Defending the 3-point line proved to be an issue for KU in Big 12 road losses. Iowa State went 13 for 25, Texas 10 for 28, K-State 10 for 24, Tech 16 for 26 and Oklahoma 9 for 24.

Through 30 games, KU’s 34.3% 3-point field goal percentage defense ranks 177th in the nation. To make matters worse, per TeamRankings.com, KU is allowing opponents to attempt, on average, 25.6 3-pointers a game, which ranks 317th.

Junior Mitch Lightfoot, a part of two Big 12 title-winning teams during his first two years at KU, didn’t have to think long to point to a primary reason this season hasn’t been as successful.

“Like coach has always said, you’ve got to win on the road,” Lightfoot replied, when asked if there was a specific characteristic he saw KU lacking. “We haven’t done that too spectacularly with this team in particular. That is the reason that it happened (KU didn’t win the Big 12). We have to address that, because throughout the tournament, throughout the rest of all of our careers here, we’re going to have to win on the road. We’re going to have to win in opposing environments and we’ve got to figure that out.”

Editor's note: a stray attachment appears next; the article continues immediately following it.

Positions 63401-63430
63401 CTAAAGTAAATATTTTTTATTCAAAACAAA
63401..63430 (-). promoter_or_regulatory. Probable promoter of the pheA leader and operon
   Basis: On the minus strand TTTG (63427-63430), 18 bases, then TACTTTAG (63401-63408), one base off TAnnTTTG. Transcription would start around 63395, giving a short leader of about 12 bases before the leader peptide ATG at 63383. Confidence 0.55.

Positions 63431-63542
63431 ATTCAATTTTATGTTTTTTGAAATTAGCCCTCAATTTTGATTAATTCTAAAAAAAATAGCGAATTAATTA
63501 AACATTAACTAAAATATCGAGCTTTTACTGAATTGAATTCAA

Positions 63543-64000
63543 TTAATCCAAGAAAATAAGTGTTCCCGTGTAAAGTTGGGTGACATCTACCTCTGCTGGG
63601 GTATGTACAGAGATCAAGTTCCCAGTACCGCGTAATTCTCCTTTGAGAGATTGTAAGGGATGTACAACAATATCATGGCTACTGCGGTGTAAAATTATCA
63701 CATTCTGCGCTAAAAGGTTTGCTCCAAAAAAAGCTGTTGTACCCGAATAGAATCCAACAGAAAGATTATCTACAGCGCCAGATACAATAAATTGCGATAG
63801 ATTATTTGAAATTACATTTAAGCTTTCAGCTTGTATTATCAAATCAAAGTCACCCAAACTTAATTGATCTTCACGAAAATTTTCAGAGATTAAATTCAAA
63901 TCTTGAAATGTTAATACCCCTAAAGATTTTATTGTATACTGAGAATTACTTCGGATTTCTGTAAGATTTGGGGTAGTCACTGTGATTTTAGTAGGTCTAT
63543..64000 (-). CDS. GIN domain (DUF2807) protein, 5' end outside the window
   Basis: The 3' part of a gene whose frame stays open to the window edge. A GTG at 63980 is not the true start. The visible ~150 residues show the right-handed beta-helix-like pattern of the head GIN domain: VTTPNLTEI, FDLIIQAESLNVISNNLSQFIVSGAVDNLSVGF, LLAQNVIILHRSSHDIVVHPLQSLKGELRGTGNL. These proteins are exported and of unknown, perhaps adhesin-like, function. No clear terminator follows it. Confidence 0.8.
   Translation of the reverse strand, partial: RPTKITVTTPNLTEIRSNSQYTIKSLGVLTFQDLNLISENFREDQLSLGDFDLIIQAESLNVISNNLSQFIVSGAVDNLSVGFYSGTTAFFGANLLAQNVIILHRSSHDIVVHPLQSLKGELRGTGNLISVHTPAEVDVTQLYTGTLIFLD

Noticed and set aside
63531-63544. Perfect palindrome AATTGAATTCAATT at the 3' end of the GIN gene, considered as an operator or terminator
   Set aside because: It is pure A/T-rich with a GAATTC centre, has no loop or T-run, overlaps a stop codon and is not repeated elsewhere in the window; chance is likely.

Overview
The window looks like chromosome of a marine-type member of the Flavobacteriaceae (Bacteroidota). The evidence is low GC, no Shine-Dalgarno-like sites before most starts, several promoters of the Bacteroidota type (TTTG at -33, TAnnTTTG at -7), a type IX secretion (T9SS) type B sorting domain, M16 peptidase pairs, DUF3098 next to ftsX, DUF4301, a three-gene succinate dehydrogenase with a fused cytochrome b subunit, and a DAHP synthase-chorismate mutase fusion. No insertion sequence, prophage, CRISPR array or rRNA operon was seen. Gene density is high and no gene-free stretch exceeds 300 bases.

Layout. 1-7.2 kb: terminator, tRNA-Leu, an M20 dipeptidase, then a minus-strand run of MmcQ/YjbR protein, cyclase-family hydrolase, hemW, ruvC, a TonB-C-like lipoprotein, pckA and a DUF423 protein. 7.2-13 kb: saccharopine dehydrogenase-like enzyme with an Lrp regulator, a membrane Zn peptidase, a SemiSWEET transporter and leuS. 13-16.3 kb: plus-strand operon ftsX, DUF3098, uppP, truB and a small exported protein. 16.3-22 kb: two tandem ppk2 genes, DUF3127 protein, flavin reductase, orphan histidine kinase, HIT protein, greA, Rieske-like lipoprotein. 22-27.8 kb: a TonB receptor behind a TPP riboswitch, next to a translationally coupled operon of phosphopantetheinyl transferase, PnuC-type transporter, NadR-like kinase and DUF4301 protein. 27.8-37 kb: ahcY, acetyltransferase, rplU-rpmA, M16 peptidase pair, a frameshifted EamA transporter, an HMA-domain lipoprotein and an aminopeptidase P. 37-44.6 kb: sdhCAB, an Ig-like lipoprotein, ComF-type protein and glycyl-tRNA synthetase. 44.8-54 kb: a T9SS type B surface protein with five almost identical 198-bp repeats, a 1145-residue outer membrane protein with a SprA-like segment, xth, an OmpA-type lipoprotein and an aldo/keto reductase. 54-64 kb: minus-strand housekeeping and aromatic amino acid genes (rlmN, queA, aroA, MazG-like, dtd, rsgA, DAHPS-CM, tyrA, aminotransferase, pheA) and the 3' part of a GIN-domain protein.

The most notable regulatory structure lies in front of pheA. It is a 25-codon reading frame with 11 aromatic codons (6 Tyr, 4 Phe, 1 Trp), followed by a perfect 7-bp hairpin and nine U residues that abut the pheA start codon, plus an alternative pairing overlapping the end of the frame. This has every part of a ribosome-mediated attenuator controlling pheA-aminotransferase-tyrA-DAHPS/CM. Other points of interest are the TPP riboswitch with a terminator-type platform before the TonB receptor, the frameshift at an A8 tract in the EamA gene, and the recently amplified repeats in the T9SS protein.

The clock is ticking on this KU basketball season, and its expiration date will come sooner than usual if the Jayhawks don’t find ways to demand defensive responses from themselves when facing an offense that’s clicking. Whether that’s denying shooters behind the 3-point arc or impeding driving and passing lanes on the perimeter, the Jayhawks will have to make their opponents more uncomfortable from here on out.

Otherwise they’ll be setting themselves up for the type of finish to a season that is viewed as intolerable among KU’s rabid fan base.

Comments

Brian Wilson 5 months, 1 week ago

Certainly Dok getting hurt was not good. But all the distractions like Silvio not being able to play a second year in a row, or even next year, or Vick coming back from his issues, or KU's relationship with Adidas going awry, none of this could not have been prevented or avoided could they?